Life on the Canadian Frontier

BY: Sharon Fitness for GOOD.

With the premiere of the new season of period drama WHEN CALLS THE HEART halfway through now on GOOD, let’s take a look at what life on the Canadian Frontier at the turn of the 20th Century was really like. This is a glimpse into a time of struggle and resilience.

As the 19th century gave way to the dawn of a new era, the Canadian frontier stood as a rugged and untamed landscape, where settlers forged their lives amidst the challenges of the wilderness. This period marked a pivotal juncture in Canadian history, characterised by the expansion of settlements, the development of infrastructure, and the clash of cultures between Indigenous peoples and European settlers. Life on the Canadian frontier at the turn of the 20th century was a testament to the resilience, perseverance, and adaptability of those who dared to carve out a new existence in the wilderness.

Settlement and Expansion

At the turn of the 20th century, Canada’s frontier regions were experiencing a period of rapid settlement and expansion. The lure of fertile land, abundant resources, and economic opportunities drew settlers from across Canada and around the world to the untamed wilderness of the West. Towns and settlements sprang up along railway lines and waterways, serving as hubs of commerce, agriculture, and industry.

Challenges of the Wilderness

Life on the Canadian frontier was not without its challenges. Settlers faced harsh and unforgiving conditions, including extreme weather, isolation, and the threat of conflict with Indigenous peoples. The vastness of the wilderness presented logistical challenges for transportation and communication, making daily life a constant struggle for survival. Yet, despite these obstacles, settlers persevered, relying on resourcefulness, ingenuity, and a strong sense of community to overcome adversity.

The Role of Indigenous Peoples

The Canadian frontier was home to numerous Indigenous communities who had inhabited the land for thousands of years prior to the arrival of European settlers. For Indigenous peoples, the turn of the 20th century was a time of profound change and upheaval, as they grappled with the impact of colonization, the loss of traditional territories, and the erosion of cultural traditions. Despite facing systemic discrimination and marginalization, Indigenous communities persevered, maintaining a deep connection to the land and preserving their cultural heritage for future generations.

Economic Opportunities and Challenges

The Canadian frontier offered a wealth of economic opportunities for settlers willing to brave the wilderness. Agriculture, mining, logging, and trapping were among the primary industries that drove the region’s economy, providing employment and prosperity for those who sought their fortunes in the West. However, economic prosperity was often unevenly distributed, with disparities in wealth and opportunity between different regions and communities.

Social Life and Community

Despite the challenges of frontier life, communities on the Canadian frontier were characterised by a strong sense of camaraderie and mutual support. Settlers banded together to build schools, churches, and social organisations, fostering a sense of belonging and solidarity in the face of adversity. Social gatherings, such as dances, picnics, and community festivals, provided opportunities for recreation and fellowship, helping to strengthen the bonds of community and forge lasting friendships.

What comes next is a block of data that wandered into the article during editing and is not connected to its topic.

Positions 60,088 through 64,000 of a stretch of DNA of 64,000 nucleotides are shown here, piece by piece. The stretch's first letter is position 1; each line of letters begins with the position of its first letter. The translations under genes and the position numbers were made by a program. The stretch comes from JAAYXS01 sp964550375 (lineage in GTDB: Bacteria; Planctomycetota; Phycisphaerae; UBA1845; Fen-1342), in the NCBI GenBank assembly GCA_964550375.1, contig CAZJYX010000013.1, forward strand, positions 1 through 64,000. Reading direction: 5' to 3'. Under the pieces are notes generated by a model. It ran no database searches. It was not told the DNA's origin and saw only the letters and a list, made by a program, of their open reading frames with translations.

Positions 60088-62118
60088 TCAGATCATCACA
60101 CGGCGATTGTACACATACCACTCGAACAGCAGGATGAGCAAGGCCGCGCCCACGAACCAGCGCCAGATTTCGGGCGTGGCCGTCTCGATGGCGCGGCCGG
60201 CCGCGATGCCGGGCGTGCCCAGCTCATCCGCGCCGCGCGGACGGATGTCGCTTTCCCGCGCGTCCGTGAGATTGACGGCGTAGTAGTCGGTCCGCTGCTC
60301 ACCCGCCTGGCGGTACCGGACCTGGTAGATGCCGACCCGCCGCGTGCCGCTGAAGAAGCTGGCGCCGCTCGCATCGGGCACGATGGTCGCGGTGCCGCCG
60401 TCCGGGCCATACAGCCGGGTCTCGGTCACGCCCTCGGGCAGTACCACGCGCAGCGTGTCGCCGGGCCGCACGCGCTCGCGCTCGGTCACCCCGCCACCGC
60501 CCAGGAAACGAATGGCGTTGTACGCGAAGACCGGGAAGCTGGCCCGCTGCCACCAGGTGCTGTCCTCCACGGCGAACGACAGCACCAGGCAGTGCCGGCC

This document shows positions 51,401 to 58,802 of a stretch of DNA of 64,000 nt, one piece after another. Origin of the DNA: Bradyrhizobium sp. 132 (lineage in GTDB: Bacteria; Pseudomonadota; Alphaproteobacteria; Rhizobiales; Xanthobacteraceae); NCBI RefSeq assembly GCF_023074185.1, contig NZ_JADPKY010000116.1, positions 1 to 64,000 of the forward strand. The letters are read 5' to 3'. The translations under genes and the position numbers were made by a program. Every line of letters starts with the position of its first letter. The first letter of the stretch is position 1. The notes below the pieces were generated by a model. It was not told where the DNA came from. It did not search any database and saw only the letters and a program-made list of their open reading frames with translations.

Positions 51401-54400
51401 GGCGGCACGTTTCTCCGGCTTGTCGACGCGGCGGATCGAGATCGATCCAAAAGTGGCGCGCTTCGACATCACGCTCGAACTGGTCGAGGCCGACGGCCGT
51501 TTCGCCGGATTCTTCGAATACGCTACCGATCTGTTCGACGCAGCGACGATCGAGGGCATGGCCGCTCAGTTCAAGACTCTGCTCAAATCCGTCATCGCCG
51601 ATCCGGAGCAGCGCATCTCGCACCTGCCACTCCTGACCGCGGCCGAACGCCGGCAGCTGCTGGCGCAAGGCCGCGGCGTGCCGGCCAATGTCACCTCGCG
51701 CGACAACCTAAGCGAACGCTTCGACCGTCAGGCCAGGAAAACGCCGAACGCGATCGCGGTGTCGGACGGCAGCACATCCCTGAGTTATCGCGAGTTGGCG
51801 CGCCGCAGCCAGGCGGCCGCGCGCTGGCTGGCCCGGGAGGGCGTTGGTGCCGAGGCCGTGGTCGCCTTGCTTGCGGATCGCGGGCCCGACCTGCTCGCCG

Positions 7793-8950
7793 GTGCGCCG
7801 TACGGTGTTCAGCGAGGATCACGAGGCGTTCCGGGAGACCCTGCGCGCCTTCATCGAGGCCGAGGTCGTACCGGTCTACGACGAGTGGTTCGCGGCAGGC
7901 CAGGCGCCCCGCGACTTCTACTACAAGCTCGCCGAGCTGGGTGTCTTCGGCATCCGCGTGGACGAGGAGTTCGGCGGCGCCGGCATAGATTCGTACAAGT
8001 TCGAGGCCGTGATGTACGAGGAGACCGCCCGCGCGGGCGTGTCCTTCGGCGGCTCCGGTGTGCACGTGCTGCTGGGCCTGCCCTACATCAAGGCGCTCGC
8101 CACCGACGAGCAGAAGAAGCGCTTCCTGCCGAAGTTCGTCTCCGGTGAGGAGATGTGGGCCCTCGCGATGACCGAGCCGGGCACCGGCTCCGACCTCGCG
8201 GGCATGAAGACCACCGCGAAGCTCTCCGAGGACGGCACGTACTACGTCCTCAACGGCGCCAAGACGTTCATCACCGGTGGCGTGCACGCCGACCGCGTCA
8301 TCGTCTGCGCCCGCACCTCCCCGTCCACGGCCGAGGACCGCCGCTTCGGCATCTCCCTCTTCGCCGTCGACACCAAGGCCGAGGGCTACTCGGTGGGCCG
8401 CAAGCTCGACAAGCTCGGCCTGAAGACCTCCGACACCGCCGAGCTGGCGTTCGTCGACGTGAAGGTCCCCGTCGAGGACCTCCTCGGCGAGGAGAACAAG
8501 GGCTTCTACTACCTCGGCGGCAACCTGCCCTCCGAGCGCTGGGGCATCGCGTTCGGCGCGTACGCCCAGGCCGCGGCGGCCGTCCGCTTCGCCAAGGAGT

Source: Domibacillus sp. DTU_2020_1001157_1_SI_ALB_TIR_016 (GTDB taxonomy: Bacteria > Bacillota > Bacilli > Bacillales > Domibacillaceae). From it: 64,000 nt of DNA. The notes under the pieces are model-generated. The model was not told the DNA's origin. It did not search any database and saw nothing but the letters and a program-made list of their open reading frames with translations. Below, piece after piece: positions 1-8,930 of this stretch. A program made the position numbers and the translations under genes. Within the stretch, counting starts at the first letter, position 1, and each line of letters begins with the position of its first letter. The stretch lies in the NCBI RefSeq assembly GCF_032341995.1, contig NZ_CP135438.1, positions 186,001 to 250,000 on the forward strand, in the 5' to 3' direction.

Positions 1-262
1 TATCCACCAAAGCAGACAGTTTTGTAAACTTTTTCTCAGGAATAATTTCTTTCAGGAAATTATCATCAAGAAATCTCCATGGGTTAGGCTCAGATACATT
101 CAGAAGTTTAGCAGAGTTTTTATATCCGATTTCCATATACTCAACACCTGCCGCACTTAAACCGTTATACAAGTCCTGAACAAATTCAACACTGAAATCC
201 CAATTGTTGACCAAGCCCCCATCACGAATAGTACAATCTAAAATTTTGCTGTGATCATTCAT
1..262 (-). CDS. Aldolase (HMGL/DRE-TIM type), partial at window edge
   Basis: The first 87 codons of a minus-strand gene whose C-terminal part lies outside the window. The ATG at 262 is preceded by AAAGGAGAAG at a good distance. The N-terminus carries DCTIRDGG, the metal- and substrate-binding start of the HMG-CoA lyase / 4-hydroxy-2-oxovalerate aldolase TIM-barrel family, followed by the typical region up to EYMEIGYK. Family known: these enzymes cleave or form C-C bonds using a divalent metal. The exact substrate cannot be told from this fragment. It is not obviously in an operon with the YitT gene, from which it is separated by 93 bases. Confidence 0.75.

The Resort Town

As our Hope Valley community dicusses Lucas’ Grand Vision and the building of the resort, we can be forgiven for thinking that this seems far fetched. It may come as a surpriese that the truth is not that that far removed from the plot of WHEN CALLS THE HEART. Canadian resort towns like Banff were established in the late 19th century, primarily driven by the expansion of the Canadian Pacific Railway and the burgeoning interest in the natural beauty of the Canadian Rockies. Banff, founded in 1885, was the first national park in Canada, created to attract tourists and promote conservation. The establishment of these resort towns marked a significant shift in the Canadian landscape, transforming remote wilderness areas into accessible and popular destinations for recreation and tourism. This development not only boosted the economy through tourism but also fostered a greater appreciation for natural preservation and outdoor activities among Canadians and international visitors alike. Over time, these towns grew into vibrant communities, offering a blend of outdoor adventure, cultural experiences, and luxury accommodations, thus reshaping the Canadian identity to include a strong connection to its pristine natural environments.

Banff Springs Hotel, 1902.

Legacy and Heritage

The legacy of life on the Canadian frontier at the turn of the 20th century endures to this day, shaping the cultural identity and heritage of Canada as a nation. The spirit of resilience, perseverance, and community forged in the wilderness continues to inspire Canadians from all walks of life, reminding them of the enduring strength of the human spirit in the face of adversity. As we take a look back on this pivotal period in Canadian history, not that dissimilar to the Australian colonial story, we can recognise the contributions and sacrifices of those who dared to venture into the unknown, leaving an indelible mark on the landscape and shaping the destiny of a nation.

Watch When Calls the Heart season 11 on Friday nights at 7:30pm AEST on GOOD. or stream from the free GOOD app. Watch now: CLICK HERE.

About the Author: Sharon Fitness is a staff writer for GOOD. She’s a movie buff, TV fan, foodie and dog lover.

Images: When Calls the Heart promotional content from GOOD and historical archives.